A beguiling cultural history of colour by the BAFTA nominated broadcaster and art historian James Fox
'This book is a triumph. James Fox's passionate and illuminating exploration of the extraordinary relationship we have with colour is itself extraordinary. It is an intellectual feast as well as a visual one - a true biography of colour which will delight readers.' Edmund de Waal, author of The Hare with Amber Eyes
The subject of this book is humankind's extraordinary relationship with colour. It is composed of a series of voyages, ranging across the world and throughout history, which reveal the meanings that have been attached to the colours we see around us and the ways these have shaped our culture and imagination. It takes seven primary colours - black, red, yellow, blue, white, purple and green - and uncovers behind each a root idea, based on visual resemblances or properties so rudimentary as to be common to all societies.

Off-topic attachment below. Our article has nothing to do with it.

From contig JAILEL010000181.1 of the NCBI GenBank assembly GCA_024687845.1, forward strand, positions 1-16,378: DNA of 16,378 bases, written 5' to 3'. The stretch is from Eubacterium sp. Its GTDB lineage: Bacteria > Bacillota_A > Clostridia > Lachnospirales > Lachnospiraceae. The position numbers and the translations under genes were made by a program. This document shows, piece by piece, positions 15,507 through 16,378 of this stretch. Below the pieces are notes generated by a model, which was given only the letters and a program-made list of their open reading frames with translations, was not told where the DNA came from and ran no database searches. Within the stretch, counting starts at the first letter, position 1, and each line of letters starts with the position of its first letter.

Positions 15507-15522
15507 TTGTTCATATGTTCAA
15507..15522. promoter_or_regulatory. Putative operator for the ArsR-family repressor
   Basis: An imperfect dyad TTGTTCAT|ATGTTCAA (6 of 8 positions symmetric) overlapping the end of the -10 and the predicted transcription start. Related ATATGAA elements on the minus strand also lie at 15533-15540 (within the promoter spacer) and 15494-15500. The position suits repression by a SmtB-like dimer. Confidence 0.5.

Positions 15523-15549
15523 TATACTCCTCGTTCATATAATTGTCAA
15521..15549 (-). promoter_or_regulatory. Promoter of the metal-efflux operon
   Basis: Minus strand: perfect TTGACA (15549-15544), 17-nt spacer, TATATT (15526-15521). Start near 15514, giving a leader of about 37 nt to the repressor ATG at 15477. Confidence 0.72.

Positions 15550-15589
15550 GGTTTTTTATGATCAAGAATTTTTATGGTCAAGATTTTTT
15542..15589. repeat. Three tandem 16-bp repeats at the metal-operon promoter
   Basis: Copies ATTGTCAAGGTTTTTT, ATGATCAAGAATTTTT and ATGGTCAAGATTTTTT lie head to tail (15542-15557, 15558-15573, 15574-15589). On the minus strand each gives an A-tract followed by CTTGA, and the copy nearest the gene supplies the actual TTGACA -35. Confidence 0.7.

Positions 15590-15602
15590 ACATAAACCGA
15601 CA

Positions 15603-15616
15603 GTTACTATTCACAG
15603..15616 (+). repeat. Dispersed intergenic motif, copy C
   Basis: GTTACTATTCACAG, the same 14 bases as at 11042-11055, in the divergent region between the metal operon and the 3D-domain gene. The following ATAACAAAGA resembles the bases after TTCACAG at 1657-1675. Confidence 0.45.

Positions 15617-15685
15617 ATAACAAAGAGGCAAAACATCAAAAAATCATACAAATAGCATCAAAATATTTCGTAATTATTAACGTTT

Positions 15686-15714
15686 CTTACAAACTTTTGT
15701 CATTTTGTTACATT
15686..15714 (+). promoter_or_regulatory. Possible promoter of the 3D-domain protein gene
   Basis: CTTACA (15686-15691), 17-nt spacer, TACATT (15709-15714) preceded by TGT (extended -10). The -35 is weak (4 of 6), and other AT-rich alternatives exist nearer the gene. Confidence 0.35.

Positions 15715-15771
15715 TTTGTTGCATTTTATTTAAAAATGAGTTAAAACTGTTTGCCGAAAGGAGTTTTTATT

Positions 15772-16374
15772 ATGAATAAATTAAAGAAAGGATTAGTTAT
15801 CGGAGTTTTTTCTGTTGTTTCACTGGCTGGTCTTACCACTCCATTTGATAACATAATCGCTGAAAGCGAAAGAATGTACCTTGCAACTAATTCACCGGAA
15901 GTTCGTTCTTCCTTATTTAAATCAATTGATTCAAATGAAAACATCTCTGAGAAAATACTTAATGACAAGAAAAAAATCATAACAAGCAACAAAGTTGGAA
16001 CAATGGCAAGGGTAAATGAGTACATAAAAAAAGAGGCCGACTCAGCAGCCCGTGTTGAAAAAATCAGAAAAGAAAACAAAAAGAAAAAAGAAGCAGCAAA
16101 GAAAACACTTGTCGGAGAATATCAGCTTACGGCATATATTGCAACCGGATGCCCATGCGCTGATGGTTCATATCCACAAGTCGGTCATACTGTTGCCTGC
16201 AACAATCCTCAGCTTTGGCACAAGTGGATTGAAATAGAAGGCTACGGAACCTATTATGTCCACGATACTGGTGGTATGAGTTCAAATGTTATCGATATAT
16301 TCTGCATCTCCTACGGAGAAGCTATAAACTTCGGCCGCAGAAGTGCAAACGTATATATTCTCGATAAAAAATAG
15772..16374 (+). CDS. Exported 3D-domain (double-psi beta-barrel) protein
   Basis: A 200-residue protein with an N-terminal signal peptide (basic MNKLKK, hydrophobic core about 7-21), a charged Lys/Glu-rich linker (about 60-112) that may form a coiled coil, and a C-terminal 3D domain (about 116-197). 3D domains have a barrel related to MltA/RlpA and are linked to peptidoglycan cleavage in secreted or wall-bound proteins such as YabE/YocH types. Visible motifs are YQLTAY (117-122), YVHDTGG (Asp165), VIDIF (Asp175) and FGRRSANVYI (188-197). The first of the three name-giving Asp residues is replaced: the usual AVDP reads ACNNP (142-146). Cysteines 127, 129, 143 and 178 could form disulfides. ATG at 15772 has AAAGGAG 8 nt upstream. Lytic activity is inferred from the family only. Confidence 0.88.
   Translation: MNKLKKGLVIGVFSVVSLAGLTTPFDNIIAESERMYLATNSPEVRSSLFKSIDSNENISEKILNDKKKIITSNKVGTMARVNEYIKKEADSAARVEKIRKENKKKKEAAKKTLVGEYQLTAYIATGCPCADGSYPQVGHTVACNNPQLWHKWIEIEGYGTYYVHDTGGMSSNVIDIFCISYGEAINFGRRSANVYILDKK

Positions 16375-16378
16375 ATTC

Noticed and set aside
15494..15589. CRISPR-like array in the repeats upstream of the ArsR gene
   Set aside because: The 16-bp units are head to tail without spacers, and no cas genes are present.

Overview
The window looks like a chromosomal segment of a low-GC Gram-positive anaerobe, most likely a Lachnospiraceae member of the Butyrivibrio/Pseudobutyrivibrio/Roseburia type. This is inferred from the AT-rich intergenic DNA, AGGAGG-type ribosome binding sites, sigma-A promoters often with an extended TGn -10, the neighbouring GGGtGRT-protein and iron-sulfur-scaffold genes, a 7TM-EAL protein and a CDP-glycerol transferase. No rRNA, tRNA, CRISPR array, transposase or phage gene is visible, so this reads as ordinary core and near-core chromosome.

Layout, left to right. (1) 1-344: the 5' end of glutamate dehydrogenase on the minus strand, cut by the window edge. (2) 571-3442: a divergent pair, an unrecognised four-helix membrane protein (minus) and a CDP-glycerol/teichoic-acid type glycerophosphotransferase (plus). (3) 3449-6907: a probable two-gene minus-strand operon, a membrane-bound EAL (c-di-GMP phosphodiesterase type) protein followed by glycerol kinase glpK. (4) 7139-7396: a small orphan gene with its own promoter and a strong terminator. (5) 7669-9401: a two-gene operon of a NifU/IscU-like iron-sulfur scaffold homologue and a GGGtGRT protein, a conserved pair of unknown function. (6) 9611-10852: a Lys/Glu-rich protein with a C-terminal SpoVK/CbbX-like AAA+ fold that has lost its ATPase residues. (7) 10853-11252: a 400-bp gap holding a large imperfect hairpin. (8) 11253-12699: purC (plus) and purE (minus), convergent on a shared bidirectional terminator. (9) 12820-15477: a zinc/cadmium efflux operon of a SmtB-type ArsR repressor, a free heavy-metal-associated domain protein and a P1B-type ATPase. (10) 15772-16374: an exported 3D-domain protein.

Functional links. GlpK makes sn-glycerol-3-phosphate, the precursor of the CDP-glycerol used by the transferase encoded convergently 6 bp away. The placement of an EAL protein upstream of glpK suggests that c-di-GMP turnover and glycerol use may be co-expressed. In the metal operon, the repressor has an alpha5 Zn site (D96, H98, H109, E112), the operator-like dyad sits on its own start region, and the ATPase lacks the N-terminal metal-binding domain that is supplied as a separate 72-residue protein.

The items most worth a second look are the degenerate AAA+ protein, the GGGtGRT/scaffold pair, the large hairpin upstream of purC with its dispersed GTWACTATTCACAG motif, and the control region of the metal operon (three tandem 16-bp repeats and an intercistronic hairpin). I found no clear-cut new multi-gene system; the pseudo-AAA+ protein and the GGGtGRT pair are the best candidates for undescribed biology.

The book traces these meanings to show how they changed and multiplied, the role that they have played in our culture and history, and how understanding them allows us to see many of the milestones in the history of art - from Bronze Age gold-work to Turner, Titian to Yves Klein - in a new way. It proceeds by stories, which cumulatively tell another, larger one: a history of the world from the black nothing which preceded existence to the birth of our red-blooded species; the gilded gods who animated the world in antiquity to the blue horizons which framed the Age of Discovery; the pristine aspirations of Enlightenment, the technicolour innovation which fuelled the Industrial Revolution and the colour which most embodies the environmental crisis which now faces us.